- The Washington Times - Thursday, April 23, 2009

ANALYSIS/OPINION:

A French drugmaker selling raw botulinum toxin to Iran wants approval from the Food and Drug Administration to peddle its products in America. Does anyone think this is a good idea?

French pharmaceutical company Ipsen has been providing raw botulinum toxin to the University of Tehran and the Pasteur Institute of Iran ostensibly for medical-research purposes. Botulinum is one of the most lethal biological agents in the world. Under certain circumstances, a single gram can kill more than a million people. Because botulinum is such a potentially devastating bioweapons agent, its use and handling is strictly regulated under U.S. law.

Ipsen is seeking the FDA nod to market two botulinum-based products in the United States: the cosmetic Reloxin, which is similar to Botox, and Dysport, which is used for treating conditions such as muscle spasms. A potential regulatory loophole could prevent the FDA from using the risk of bioterrorism as a criterion in determining whether Ipsen will be given access to the U.S. market. The FDA generally judges drugs by medical criteria and does not make judgments on their broader national-security implications. Additional factors need to be considered. A company that is potentially enabling Iran to develop biological weapons should not be rewarded with access to America’s large consumer market.

The biological-weapons threat is serious and growing. The December 2008 Graham-Talent Commission Report on the Prevention of WMD Proliferation and Terrorism noted the particular issue of dual-use technologies enabling bioweapons programs. It warned that such programs “can be hidden in seemingly legitimate scientific and industrial organizations.” Based on the findings of this report, President George W. Bush issued an executive order in January 2009 forming an interagency working group to examine strengthening the biosecurity of the United States. Still greater attention must be paid to the international implications of the toxin trade.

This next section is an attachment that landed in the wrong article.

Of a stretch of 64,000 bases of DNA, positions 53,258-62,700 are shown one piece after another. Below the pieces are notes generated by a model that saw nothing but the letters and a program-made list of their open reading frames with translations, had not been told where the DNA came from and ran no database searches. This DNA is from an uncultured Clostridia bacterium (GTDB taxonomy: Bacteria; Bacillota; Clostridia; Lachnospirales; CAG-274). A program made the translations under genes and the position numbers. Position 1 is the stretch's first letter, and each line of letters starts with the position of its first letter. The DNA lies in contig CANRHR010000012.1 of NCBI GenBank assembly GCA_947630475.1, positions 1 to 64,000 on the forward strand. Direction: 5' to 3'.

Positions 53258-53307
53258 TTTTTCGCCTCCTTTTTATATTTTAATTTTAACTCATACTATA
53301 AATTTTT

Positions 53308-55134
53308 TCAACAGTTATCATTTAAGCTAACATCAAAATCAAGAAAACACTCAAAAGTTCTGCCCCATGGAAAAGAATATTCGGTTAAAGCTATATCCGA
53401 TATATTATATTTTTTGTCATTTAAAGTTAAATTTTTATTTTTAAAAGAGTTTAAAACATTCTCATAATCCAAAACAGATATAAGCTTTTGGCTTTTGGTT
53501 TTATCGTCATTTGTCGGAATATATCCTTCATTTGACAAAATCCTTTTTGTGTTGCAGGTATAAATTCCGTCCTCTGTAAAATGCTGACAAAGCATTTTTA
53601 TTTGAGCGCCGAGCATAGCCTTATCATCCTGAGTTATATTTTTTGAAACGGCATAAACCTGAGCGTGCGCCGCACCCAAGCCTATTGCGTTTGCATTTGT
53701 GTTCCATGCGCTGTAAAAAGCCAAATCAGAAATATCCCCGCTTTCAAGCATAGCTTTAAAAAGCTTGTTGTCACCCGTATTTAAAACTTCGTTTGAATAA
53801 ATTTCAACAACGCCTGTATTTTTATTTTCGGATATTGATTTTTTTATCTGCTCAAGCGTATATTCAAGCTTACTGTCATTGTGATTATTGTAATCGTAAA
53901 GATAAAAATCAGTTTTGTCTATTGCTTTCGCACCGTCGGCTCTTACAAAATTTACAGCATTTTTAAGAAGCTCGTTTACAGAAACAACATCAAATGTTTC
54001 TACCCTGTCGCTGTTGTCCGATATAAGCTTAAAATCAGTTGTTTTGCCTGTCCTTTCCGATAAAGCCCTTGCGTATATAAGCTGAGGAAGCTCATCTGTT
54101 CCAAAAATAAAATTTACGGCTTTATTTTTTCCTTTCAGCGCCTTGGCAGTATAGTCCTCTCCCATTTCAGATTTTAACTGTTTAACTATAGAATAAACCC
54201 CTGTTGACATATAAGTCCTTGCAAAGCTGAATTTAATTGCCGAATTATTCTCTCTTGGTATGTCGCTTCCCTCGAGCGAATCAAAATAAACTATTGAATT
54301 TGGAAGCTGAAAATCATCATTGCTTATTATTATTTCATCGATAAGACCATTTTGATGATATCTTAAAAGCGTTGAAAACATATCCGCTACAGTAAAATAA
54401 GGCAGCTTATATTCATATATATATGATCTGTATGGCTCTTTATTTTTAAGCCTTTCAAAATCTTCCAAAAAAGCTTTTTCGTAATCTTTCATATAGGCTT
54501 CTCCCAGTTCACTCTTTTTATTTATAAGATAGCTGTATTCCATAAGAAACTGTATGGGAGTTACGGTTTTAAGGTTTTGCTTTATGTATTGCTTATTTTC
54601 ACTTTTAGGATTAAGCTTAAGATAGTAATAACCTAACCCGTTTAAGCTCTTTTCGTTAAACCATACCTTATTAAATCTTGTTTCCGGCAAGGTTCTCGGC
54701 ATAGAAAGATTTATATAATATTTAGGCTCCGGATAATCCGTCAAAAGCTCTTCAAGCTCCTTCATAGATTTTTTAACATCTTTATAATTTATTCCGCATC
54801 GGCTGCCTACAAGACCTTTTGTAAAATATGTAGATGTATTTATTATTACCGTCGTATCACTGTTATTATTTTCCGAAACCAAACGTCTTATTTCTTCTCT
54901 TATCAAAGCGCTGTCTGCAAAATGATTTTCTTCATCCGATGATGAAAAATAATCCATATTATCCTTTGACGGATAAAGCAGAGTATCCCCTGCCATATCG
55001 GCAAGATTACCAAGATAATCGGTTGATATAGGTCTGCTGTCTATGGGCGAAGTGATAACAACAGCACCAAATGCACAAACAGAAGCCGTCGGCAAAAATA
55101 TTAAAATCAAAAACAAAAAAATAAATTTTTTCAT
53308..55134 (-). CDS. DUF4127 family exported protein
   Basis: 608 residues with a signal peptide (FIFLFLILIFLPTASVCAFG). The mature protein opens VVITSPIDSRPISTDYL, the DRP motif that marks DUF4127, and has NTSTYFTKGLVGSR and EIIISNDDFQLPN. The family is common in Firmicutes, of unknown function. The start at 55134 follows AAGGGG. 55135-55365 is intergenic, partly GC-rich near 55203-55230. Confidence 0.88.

Members of Congress have tried to bring attention to the issue. In September, House Foreign Affairs Committee Chairman Howard L. Berman, California Democrat, and Terrorism Subcommittee Vice Chairman David Scott, Georgia Democrat, requested the acting comptroller general to investigate U.S. exports to Iran, asking in particular whether the government has authority to prohibit access to the United States “if a foreign-based company were doing business in Iran that contributes to Iran’s biological weapons program.” In October, Rep. Darrell Issa, California Republican, and House Minority Whip Eric Cantor, Virginia Republican, sent a letter to the chairmen and ranking members of a number of committees expressing their concerns about Ipsen’s ties to Iran.

On March 17, legislation was introduced to prevent the FDA from processing a biologics-license application for any company that, among other things, “marketed, sold or distributed that product in the Islamic Republic of Iran” or had “been the subject of an investigation … for potential violations of the Iran Sanctions Act of 1996.” This bill clearly targets Ipsen. We suggest that foreign companies be offered a simple bargain that makes the linkage clear: Cease providing Iran with raw botulinum and other dual-use bioagents, or be banned from selling your products in the United States.

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